On Wednesday afternoon, I’ll go to the tournament gym and practice hard for three hours. I play much better at a tournament if I have had a vigorous workout the day before. Even if I’m slightly sore, it won’t bother me. I hope to play a few practice matches as well, preferably against someone who I’m not going to play against the following day. During these matches, I’ll take my time, take six-point towel breaks, and try to think about strategy. If there are any major flaws in my game, I’ll center the last hour on drills that solve those problems.
On Thursday morning, I’ll wake up about four hours before my first match. I’ll probably play at 10am, so I’ll wake up at 6am. After reading my Bible and getting ready, I’ll eat a hearty breakfast at 7am. Breakfast will consist mostly of carbohydrates: two bowls of oatmeal, a bagel, some fruit, and orange juice. This should give me plenty of energy for my warm-up and first match. At 8am, I’ll arrive at the tournament site and do ten minutes of light jogging and twenty minutes of light stretching. From 8:30am-9:45am, I’ll practice footwork, serve, and serve return. Before each match in the tournament, I’ll make sure that I ask my training partner to serve those serves that my opponent will be serving, for example… backhand serve short to my backhand or forehand reverse serve to my middle, etc. I’ll also do one drill particularly focusing on my game-plan for the match.
Fifteen minutes prior to my opening match, I’ll put on my Nittaku Tracksuit to stay warm, go out to the hall, prop up my feet, and listen to music. Relaxing my mind is the key. During this time, I won’t think about strategy, I’ll just relax.
The qualifying tournament is single elimination, so I must perform well on each round. My match starting times will probably be about two hours apart. So directly after each match, I’ll eat some light carbohydrates such as granola bars or bananas, then practice briefly before the next round. I’ll also talk to other players and ask for advice against my next rival. Before the match, I review my notes quickly and try to remember a couple brief points. I plan to give my list of strategies to my coach to review and edit during the match. During the match itself, I’ll also write notes and give myself reminders.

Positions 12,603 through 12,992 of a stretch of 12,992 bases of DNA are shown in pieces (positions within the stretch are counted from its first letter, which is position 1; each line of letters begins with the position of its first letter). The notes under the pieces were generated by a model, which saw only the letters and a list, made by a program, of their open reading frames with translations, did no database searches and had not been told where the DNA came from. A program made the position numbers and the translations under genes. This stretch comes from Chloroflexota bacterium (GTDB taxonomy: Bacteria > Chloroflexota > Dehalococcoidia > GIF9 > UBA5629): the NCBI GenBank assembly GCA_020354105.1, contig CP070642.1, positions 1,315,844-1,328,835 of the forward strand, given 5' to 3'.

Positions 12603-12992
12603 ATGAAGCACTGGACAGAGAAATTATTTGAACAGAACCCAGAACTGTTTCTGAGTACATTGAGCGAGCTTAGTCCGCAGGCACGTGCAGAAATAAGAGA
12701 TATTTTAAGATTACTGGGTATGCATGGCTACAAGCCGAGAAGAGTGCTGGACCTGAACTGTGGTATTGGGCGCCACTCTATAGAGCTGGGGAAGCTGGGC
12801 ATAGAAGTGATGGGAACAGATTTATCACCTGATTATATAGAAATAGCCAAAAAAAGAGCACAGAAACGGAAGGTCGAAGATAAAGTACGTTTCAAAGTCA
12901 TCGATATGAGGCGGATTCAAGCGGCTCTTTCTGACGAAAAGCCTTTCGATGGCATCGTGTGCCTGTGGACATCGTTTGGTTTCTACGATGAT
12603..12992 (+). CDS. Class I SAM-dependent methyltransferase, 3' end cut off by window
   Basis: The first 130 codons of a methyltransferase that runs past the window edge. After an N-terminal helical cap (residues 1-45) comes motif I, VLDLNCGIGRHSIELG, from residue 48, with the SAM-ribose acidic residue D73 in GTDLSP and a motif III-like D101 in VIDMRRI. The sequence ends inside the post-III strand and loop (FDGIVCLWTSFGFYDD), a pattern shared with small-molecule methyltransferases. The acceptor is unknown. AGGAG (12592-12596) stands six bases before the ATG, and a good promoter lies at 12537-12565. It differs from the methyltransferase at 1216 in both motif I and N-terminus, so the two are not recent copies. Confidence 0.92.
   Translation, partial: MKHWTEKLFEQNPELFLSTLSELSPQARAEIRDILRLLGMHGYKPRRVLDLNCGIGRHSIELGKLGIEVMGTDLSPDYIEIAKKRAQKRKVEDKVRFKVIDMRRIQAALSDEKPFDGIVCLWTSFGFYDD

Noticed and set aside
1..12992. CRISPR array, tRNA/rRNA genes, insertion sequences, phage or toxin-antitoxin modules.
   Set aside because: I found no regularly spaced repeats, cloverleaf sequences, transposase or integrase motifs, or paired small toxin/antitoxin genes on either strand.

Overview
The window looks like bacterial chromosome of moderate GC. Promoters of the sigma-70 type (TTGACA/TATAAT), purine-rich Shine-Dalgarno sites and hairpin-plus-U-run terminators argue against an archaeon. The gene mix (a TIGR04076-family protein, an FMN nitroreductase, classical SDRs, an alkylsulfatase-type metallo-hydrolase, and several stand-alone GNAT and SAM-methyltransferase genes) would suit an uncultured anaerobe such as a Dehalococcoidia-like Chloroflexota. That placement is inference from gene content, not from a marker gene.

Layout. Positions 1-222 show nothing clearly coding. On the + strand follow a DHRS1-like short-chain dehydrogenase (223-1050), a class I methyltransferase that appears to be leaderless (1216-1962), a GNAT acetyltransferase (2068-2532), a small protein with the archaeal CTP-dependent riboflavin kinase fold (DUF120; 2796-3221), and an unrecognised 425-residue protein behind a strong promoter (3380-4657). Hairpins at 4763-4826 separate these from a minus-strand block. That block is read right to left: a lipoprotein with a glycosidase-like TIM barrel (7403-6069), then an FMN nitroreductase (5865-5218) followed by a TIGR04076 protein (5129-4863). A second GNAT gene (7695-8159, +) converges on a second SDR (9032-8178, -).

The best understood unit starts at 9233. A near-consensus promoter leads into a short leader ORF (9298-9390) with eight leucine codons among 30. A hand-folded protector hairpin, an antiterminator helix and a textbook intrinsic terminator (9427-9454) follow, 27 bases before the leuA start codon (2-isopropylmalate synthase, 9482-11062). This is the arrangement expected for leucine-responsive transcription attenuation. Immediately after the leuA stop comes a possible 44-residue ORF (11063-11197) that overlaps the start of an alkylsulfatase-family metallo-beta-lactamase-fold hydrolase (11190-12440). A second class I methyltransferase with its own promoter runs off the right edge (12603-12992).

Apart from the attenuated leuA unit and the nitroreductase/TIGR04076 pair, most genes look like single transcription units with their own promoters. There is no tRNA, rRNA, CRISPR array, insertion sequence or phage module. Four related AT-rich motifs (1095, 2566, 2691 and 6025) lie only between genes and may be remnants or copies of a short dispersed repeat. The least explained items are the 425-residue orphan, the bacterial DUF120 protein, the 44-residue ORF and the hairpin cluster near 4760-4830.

If I win all my matches in the qualifying tournament, then I’ll have the opportunity to play in the top twelve tournament during the following three days. This is a giant round robin consisting of the top twelve players in the country. The top four US finishers will qualify to play against the top four Canadian players in April. Out of this eight-player tournament, four of the players will be sent to the 2012 Olympics in London. Three will be from one country and one will be from the other country. Either US or Canada will be sending a three player team. Out of those three players, two of them can also play singles. The other country who does not send a team can send one player to compete in singles. Right now, I’m focusing on one stage at a time. First, I need to perform very well in the qualifying tournament; if I play well, I’ll then move to the next stage. Thanks for reading my training blogs! I hope that they have encouraged and motivated you to train hard and progress to the next level!